They acted as a magnet to the passing crowds (especially children), who ignored the ’DO NOT CLIMB ON THE SCULPTURES’ signs and flocked all over them, scrambling, exploring, touching, knocking and stroking – particularly fascinated by anything with holes in it!

A wonderful experience, blowing away the familiar grumbles about the inaccessibility of ’modern art’ and confirming Henry Moore as one of the great artistic creators of the twentieth century.

More pictures in my Henry Moore at Kew Gardens’ album on MySpace


December 31, 2007


with all best wishes for lots of wonderful music and experiences in 2008…

picture of a Valkyrie (c) Gerard Hoffnung — thanks!

London — Open House weekend

September 18, 2007

For one weekend a year only, London throws open its doors to let you explore all kinds of buildings, most of which aren’t usually open to the public – for free, and often with guided tours thrown in.

This has been going on for fifteen years, and I can’t believe this is the first time I have actually got myself together to go and look at some!

After some serious homework with the booklet, I whittled the 600 down to 18 possibles… In the end I managed four (plus some extras), and I’m very glad I did.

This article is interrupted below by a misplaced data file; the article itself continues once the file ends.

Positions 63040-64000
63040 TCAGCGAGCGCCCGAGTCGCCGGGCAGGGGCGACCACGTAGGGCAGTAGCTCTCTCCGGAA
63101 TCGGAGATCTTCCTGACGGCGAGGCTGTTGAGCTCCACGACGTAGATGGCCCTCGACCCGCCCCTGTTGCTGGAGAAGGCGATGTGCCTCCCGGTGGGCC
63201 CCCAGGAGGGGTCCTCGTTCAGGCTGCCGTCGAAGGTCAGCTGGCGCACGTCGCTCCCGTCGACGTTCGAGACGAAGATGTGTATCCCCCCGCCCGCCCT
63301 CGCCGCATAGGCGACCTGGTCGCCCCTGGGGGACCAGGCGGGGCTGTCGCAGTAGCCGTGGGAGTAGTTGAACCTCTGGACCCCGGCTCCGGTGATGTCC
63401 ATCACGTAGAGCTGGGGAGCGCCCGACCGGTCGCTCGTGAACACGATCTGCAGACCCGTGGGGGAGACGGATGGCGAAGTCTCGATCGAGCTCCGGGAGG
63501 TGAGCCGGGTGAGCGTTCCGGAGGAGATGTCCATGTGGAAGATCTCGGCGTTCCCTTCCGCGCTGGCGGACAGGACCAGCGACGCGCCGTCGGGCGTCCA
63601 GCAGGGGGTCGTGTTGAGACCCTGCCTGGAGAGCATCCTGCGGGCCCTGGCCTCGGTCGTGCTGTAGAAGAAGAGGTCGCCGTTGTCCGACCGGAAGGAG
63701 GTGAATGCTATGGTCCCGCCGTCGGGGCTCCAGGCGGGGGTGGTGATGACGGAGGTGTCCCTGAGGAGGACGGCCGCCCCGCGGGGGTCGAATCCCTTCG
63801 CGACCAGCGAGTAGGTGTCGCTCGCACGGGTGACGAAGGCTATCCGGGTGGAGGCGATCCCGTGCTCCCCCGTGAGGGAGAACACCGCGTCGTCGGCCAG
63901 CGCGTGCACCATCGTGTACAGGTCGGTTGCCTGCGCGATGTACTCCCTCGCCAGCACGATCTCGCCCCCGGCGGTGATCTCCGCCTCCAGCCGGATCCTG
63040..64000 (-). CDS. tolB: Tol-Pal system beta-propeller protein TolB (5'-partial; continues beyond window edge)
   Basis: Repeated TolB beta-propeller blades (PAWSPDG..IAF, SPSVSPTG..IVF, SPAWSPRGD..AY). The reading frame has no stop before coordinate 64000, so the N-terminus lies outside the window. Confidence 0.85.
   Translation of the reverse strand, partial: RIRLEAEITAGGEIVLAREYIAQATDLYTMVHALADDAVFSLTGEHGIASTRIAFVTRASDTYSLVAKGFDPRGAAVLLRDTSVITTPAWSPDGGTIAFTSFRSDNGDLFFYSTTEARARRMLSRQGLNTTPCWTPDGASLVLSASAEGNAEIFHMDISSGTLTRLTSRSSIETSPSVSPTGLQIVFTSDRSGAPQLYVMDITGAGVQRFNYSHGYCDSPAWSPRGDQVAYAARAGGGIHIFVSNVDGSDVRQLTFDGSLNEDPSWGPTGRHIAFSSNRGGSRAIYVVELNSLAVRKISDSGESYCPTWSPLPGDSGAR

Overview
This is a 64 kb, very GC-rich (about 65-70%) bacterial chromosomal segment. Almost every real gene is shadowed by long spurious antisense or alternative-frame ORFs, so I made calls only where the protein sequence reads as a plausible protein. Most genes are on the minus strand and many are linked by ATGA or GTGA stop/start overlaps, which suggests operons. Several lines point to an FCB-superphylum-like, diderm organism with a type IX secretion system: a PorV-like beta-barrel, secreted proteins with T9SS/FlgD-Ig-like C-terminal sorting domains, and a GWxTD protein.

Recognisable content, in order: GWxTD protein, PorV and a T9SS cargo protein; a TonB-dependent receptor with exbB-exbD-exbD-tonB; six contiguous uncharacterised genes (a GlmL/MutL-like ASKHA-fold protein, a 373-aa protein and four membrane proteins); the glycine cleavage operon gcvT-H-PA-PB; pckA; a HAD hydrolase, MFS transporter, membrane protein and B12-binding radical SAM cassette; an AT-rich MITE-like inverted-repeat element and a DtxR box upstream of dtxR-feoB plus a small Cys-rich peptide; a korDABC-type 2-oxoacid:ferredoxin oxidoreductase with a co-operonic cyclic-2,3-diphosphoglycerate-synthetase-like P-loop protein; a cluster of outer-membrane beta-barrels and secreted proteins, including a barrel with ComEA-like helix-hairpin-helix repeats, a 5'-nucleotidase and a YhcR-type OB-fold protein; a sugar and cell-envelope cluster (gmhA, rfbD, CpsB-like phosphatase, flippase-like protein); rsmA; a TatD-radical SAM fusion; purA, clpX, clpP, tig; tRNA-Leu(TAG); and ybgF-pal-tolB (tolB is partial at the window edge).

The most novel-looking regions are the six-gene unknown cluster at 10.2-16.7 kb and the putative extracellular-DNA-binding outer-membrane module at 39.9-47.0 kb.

On Saturday I headed for the old City of London (the ‘Square Mile’) – normally deserted at weekends apart from the odd tourists;  an amazing palimpsest of old buildings and narrow streets overlaid with new buildings in the wake of war damage (and much of the City is still an ongoing building site).  I also had the extra bonus of coinciding with the Hell’s Angels funeral for the biker who was shot on the M40 – floats piled high with flowers, several black limos, and a procession of 1500 Harleys (with hardly a helmet in sight).  When they all revved and hooted at traffic lights it was an awe-inspiring experience.

Anyway… I got to see the ancient Guildhall, seat of City government since the Middle Ages, power base for Dick Whittington and many another Lord Mayor of London. Very informative (not to say refreshingly opinionated) tour guide, too.

Also on the Guildhall site were the Clockmakers’ Company’s Museum – a fantastic unexpected treat for those like myself with a horological bent – and a magnificent (though confusingly laid out) Art Gallery which includes some really famous Victorian paintings (along with some pretty boring ones);  and, down below,  bits of the original Roman arena.

Meanwhile I was dropping en route into any City churches that happened to be open.  No room to describe them here, but all four were fascinating.

Then I searched out Doctor Johnson’s house in Gough Square, hidden down an alley off Fleet Street.  I had to queue and it was quite a crush inside, but it was well worth it (and there was a very helpful talk by a very young volunteer guide).  Wonderful insight into the home life of the great man (and his surprisingly pokey rooms), plus the attic in which his team of Scottish scribes beavered away on the Dictionary which was his life’s work.